Humans are animals, the end-product of billions of years of biological evolution that transformed a primal bacteria into a big-brained, bipedal primate that can talk and make abstract, mathematical computations. However the human being is also a social being, shaped and programmed by various complicated feedback loops that are enforced not only by the most rudimentary kinship unit such as the nuclear family, but by large-scale socio economic structures that extend through centuries and thousands of kilometres (e.g. states). However, one of the most ancient and predictable tricks done by the elite is to justify their privileged positions through naturalistic arguments. For example, in the 19th century social darwinism and racial pseudo-science was used to biologically justify the privileged position of the white man and the capitalist. Given the reactionary nature of these pseudo-scientific arguments, revolutionaries and militants began taking a sociological approach to dismantle the naturalistic myths of power (e.g. Marx) – it’s not biology that has given the capitalist or the white man the head-start, but complicated historical contingencies that gave rise to feedback loops that privileged some castes at the expense of others. Existing power differentials were not biological telos, but a historical accident. These sociological arguments formed the theoretical backbones of working class militancy, feminist activism, and anti-racist movements.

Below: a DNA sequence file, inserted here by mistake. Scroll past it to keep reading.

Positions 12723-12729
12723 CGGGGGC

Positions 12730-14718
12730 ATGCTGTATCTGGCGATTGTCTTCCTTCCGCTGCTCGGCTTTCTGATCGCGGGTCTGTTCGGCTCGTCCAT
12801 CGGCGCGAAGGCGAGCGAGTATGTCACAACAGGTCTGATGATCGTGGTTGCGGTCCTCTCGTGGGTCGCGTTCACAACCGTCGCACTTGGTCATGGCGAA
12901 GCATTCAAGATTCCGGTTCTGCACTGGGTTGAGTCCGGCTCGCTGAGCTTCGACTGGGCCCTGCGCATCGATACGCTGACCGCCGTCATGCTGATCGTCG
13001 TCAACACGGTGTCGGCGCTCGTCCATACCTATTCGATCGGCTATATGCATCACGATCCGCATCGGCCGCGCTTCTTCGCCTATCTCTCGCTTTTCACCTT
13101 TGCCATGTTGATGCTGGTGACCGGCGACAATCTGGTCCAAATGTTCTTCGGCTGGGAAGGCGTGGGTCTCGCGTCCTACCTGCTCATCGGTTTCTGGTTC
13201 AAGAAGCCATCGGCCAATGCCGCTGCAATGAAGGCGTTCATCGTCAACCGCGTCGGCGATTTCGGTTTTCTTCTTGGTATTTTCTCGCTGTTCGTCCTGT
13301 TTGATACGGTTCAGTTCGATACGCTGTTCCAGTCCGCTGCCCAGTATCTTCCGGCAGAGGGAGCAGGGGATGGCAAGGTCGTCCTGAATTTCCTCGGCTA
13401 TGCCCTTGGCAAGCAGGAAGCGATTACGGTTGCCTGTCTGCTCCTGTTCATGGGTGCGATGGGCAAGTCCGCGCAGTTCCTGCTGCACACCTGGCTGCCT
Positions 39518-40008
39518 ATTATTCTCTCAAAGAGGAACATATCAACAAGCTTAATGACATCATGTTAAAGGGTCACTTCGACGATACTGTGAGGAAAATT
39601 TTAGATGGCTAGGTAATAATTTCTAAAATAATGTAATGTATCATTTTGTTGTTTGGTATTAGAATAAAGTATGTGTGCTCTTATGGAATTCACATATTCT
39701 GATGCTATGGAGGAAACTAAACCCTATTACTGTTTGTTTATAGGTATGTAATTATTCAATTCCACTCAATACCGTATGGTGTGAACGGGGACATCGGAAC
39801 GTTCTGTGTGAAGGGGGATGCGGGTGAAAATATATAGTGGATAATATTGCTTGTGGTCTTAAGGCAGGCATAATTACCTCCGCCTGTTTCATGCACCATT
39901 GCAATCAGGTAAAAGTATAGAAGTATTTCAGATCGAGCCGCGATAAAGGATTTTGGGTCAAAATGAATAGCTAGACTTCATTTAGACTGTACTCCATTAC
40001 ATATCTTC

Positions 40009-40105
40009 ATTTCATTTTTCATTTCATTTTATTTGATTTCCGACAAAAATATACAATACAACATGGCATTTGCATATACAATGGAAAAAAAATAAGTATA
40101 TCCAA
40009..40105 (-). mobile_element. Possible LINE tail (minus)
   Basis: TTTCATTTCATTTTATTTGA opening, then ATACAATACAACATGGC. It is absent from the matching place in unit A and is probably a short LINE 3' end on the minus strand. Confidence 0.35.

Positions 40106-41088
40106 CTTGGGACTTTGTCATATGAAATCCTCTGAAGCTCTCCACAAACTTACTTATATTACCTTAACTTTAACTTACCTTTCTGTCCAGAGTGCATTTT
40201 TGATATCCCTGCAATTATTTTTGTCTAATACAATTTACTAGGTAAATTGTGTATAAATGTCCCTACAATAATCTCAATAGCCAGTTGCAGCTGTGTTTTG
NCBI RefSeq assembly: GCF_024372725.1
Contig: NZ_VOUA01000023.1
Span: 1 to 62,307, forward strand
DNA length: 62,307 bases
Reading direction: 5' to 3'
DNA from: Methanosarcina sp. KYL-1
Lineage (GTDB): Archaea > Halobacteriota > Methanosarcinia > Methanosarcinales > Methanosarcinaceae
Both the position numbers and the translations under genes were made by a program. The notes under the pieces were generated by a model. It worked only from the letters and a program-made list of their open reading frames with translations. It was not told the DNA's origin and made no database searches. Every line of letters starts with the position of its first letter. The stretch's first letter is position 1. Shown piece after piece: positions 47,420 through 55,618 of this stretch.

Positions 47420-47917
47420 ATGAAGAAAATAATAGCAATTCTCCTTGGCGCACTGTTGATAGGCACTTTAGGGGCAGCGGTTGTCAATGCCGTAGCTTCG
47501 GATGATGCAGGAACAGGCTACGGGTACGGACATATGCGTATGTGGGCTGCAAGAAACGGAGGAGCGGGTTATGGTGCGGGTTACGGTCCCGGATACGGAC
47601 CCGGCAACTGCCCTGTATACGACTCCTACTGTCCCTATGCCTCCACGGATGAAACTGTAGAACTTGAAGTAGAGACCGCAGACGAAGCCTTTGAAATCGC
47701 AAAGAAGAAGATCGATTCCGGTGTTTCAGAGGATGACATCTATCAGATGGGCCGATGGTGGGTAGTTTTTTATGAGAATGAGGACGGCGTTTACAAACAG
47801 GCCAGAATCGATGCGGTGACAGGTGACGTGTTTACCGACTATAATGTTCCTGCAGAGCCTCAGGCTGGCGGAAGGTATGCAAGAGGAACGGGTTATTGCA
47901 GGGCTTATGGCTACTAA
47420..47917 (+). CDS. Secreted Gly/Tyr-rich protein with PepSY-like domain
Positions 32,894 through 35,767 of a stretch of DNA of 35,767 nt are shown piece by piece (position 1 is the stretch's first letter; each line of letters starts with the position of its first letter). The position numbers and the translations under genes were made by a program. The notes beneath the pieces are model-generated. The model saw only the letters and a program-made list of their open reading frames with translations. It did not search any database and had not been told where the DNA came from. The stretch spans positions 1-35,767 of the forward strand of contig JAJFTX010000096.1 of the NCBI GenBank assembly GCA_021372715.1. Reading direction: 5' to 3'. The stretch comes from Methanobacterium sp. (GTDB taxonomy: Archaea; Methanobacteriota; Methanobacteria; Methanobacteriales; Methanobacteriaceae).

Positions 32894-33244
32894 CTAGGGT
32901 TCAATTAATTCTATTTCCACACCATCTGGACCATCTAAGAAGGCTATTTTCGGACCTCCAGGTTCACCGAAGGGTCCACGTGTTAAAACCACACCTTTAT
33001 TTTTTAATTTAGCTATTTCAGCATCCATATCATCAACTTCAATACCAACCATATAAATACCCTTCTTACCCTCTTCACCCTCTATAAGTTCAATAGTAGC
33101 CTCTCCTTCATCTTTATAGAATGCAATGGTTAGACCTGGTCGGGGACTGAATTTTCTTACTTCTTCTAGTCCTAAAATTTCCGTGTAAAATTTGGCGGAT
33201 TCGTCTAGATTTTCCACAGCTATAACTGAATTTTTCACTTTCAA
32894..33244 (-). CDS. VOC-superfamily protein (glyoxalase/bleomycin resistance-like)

However, recently these initially emancipatory sociological explanations have been recuperated by a professional caste in a diluted, tragic form. This form does not have the objective of liberating humanity by addressing material structures that sustain the nightmare of class society. Instead, these ideas have become defanged into talking points used by the bosses to discipline how their employees talk, or strings used by human resource cyborgs to maintain appearances in the atomic wasteland of social media. These new deplorable, liberal coordinators, only concerned with maintaining optics and flaunting cultural capital, are unable to defend these sociological ideas, because nothing is at stake for them except television ratings or curriculum vitaes. Jordan Peterson, the idiot’s smart man, by realizing how vulnerable are these clueless coordinators, has made a killing for a living, netting him about sixty grand monthly in his Patreon. For example, he recently crushed Cathy Newman in a televised debate, which was a cathartic event for his fans. By uttering the most simplistic and naturalistic anti-feminist talking points, he made Newman short-circuit, making her repeat stereotypical liberal mantras over and over. Like Quilette recently published, it seemed like Newman hadn’t heard these really basic arguments that are routinely used by wikipedia-reading misogynists and crackpot “evo-psych” amateurs, and was just caught in some liberal, human resources bubble where the barbarian hordes of angry dads are gated away.